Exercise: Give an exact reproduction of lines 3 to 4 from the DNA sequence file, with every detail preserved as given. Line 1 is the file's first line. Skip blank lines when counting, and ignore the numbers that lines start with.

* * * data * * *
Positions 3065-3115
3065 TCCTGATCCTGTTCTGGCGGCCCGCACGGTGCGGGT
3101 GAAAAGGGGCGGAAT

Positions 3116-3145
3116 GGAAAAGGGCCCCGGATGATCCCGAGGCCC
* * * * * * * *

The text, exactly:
3101 GAAAAGGGGCGGAAT

Positions 3116-3145